Nick Santonastasso has one arm equipped with one finger. That’s it. His right arm ends in a stump a couple of inches from his shoulder. He has no legs. He also has no limitations.
“I know anything’s possible,” the remarkable 12-year-old told TODAY’s Ann Curry Tuesday in New York.
Videos of Nick playing baseball and football, doing a headstand on his skateboard, playing the keyboard and drums, typing on a computer, helping in the kitchen and playing video games with his siblings were proof he’s right.
“My parents just keep encouraging me to do stuff — like, don’t give up and keep trying. If you fall down, get back up,” he said in explaining why he attacks life with such gusto.
When Nick’s mother Stacey was pregnant with him, doctors told her that he would be born “fragile.” He was diagnosed with Hanhart Syndrome Type II, a rare genetic disorder identified in only 11 other people.
The Santonastassos, who live in New Jersey, had three other children, and they resolved to treat Nick the same as their other children, with love but without excuses.
“We didn’t treat him any different than any of our other children,” his father Michael said. Even so, he’s impressed with just how normal his son is. “We’re supposed to be heroes to our children, but Nick is a hero to us. He’s proved to be a real trouper, and our hero.”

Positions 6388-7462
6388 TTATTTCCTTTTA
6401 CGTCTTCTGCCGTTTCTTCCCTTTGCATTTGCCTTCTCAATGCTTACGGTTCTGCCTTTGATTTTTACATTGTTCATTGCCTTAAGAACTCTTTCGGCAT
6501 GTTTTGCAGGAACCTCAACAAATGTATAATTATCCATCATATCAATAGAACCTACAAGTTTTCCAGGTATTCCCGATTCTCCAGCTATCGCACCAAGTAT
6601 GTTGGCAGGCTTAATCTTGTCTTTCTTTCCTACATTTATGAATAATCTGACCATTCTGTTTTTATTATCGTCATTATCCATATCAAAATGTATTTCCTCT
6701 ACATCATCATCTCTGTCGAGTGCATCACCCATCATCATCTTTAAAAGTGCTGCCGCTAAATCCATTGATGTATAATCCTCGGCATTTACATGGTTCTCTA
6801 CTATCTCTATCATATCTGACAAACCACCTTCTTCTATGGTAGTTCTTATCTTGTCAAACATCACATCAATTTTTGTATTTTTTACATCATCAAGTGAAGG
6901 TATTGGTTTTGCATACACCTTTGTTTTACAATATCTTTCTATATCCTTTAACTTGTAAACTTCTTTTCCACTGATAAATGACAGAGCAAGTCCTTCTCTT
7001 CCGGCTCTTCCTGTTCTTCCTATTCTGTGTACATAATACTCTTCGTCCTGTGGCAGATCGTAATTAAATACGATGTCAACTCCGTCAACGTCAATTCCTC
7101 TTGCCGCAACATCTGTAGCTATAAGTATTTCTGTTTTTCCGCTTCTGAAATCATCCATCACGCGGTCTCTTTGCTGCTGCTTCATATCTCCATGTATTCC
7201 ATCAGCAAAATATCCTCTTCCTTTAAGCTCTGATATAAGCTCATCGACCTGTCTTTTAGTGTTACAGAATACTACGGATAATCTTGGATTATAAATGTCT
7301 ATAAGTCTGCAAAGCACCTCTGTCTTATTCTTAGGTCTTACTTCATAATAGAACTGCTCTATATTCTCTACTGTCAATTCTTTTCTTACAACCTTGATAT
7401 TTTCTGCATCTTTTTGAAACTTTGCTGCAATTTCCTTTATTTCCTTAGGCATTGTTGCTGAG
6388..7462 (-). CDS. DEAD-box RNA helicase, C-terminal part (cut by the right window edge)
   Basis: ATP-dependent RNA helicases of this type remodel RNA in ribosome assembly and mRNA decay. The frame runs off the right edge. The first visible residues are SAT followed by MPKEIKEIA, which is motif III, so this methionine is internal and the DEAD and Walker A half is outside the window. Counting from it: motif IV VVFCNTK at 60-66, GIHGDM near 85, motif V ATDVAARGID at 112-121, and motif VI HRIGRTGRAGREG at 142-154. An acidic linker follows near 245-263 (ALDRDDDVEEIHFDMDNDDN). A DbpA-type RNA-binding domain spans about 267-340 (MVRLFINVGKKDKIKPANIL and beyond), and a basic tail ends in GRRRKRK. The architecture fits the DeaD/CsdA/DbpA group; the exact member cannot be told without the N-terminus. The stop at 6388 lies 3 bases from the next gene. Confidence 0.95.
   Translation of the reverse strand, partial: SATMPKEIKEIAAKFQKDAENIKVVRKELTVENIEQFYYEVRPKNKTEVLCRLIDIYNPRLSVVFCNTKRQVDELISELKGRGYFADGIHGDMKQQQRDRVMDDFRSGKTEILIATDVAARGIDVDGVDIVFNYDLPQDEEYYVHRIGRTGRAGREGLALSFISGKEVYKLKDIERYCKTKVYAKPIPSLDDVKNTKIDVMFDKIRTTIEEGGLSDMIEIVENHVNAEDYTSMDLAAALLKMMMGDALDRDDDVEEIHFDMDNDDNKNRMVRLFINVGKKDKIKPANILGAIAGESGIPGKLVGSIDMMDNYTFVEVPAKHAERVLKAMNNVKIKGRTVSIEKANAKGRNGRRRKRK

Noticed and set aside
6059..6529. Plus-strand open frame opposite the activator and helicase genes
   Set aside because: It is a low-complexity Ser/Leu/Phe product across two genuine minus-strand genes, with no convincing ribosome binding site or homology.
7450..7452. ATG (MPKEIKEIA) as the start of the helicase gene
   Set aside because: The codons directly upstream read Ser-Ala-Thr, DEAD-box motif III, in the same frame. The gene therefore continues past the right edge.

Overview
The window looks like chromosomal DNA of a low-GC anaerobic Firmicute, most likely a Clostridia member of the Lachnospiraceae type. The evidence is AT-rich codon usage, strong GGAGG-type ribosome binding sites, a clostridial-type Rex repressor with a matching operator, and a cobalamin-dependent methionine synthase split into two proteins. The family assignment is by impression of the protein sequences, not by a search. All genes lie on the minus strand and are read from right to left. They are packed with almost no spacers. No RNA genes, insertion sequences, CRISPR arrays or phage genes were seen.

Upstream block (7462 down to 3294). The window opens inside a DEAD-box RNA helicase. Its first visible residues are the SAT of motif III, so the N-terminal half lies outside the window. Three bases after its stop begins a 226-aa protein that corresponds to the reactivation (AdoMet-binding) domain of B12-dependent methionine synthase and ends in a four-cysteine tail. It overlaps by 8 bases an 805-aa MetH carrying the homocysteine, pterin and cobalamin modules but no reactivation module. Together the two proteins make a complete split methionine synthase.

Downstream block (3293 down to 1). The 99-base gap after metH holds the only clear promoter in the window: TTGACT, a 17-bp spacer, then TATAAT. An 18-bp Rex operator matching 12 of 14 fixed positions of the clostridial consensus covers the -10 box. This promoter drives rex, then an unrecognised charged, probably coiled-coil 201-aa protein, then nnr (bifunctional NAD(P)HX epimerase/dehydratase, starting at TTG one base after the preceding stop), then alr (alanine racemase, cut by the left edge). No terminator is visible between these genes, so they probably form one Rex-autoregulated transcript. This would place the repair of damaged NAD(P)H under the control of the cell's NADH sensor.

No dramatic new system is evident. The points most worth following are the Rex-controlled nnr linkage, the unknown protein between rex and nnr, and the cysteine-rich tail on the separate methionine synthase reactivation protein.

But heroes have heroes, too, and Nick’s is Tiki Barber, the former star running back of the New York Giants who retired last year and became a correspondent for TODAY. Curry told Nick, who was wearing a Tiki Barber jersey, that for his birthday, which was May 20, the show wanted to give him a new skateboard. The person who presented it to him in the studio was Barber.
“Nick, you’re an inspiration,” read the inscription Barber had written on the board along with his autograph.
Nick’s eyes filled with tears of joy as Barber sat down next to him. “You’re an inspiration,” Barber repeated. “There are a lot of kids who might be at a disadvantage,” he added. “You give them strength. You really do.”
“Absolutely not,” Stacey Santonastasso said. “If you do have a small failure, it just makes you stronger to succeed at the next stop. It just makes you stronger and want to accomplish more.”
“It builds self-confidence in yourself to try it again,” Nick added. “And you’ll be happy and succeed and not fail.”
Threw away prosthetics
At an early age, his parents had him fitted with prosthetic legs and a prosthetic right arm, but Nick threw them away, finding they limited his mobility instead of enhancing it. He’s mainstreamed at school and gets good grades. His only concession to his lack of limbs is to ride a wheelchair between classes in school. But at home, he scampers around the house using just his arm.
Recently, Nick entered a drawing in a statewide contest in New Jersey on the theme of family values. His entry was a tree with a spreading canopy and deep roots. Above the tree were the words, “The roots of a family are ….”
Below the ground, the roots spelled out the final word of the message: “Love.”
The poster won the contest, and Nick got to meet N.J. Gov. John Corzine. The contest judges were unaware of Nick’s physical condition. He won on merit, the same way he does everything else in life.
“He has no boundaries,” said his mother. “He’s just a happy kid. You want to be around him, because it’s always fun.”